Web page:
Arak has a beguiling aniseed flavor and freshness that cleanses the palate and aids digestion. It is often served as an aperitif and then as the perfect accompaniment to a classic selection of mezze, the array of dishes with contrasting aromas that starts many lunchtime or evening meals in Lebanon. Arak works particularly well with the mezze dishes that include parsley, raw tomatoes, lemon, mint, and garlic – flavors that are sometimes harder to match with wine.
In winter, when the cuisine is based on beans, potatoes, stews, wines offer a more compatible accompaniment.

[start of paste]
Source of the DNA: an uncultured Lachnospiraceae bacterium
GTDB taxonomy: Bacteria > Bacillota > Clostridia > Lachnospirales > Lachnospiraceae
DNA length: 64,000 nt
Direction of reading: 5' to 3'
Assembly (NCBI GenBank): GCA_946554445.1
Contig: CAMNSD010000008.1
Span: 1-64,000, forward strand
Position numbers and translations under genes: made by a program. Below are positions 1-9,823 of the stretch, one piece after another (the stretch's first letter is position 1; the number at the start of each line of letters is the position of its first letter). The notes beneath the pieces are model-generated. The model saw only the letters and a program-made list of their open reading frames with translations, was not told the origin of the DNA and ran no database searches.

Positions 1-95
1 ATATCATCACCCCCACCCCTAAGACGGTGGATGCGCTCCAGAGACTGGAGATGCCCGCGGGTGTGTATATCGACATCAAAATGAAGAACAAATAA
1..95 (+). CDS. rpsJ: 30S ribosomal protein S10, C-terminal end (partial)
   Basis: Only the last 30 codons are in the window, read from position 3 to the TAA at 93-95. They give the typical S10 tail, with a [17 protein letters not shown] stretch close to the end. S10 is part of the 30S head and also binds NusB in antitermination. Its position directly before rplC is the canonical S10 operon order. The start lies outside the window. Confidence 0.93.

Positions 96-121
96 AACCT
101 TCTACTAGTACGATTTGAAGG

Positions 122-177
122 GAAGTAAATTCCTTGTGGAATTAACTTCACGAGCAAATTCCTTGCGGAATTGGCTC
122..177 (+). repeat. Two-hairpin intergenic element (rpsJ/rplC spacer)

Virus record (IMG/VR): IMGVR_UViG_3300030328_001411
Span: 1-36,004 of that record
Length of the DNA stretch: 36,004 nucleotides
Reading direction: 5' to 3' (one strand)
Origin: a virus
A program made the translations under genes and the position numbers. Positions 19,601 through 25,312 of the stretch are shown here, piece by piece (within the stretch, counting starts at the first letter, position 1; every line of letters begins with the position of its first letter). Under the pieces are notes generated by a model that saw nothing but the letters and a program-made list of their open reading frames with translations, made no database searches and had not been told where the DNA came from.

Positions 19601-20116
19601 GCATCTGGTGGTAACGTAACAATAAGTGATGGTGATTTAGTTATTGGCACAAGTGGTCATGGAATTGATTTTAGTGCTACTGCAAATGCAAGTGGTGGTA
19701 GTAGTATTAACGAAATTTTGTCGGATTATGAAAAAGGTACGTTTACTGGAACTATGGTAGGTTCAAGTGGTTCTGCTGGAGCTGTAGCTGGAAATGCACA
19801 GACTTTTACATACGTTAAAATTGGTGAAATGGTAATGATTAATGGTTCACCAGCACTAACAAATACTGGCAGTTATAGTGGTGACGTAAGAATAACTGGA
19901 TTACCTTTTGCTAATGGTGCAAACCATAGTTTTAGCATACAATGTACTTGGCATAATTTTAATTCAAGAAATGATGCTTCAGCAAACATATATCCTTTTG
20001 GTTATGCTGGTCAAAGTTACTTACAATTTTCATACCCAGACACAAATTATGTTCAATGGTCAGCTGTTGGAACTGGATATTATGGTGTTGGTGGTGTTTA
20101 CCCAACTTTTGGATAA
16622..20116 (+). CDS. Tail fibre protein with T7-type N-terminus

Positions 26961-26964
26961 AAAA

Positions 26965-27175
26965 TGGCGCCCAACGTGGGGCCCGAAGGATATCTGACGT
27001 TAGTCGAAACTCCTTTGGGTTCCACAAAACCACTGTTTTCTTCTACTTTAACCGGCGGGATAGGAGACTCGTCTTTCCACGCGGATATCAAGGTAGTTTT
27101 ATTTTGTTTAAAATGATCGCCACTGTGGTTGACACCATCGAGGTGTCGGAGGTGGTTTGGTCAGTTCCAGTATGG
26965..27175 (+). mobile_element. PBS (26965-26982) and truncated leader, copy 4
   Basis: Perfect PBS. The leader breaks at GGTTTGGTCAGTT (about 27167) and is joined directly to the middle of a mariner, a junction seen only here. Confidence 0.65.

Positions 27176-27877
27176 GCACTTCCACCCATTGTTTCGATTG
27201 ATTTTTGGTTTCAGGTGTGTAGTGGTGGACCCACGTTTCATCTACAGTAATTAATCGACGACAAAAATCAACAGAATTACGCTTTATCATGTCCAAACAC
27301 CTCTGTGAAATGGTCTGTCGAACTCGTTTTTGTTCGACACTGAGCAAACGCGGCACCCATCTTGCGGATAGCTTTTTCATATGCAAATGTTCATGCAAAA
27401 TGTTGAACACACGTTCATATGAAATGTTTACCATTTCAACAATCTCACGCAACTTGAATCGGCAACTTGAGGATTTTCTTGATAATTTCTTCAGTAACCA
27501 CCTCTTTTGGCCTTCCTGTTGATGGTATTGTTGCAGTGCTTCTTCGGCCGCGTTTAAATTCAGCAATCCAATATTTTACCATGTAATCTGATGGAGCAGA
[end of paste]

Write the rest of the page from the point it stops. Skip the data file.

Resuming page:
Our ancestors used to drink in winter the heart-warming wine and a refreshing arak in summer. This was a perfect way to follow the cycle of nature. In September they picked the grapes, ate what they could, and fermented what was left into wine. In winter they drank the wine and the leftover was distilled into arak, and then in summer the arak was consumed with the mezze. It was a pragmatic and environmentally friendly way of life! The Phoenicians and their descendants were respectful of nature’s cycles; they were pioneers of minimizing the ecological footprint, way before it became a hot topic.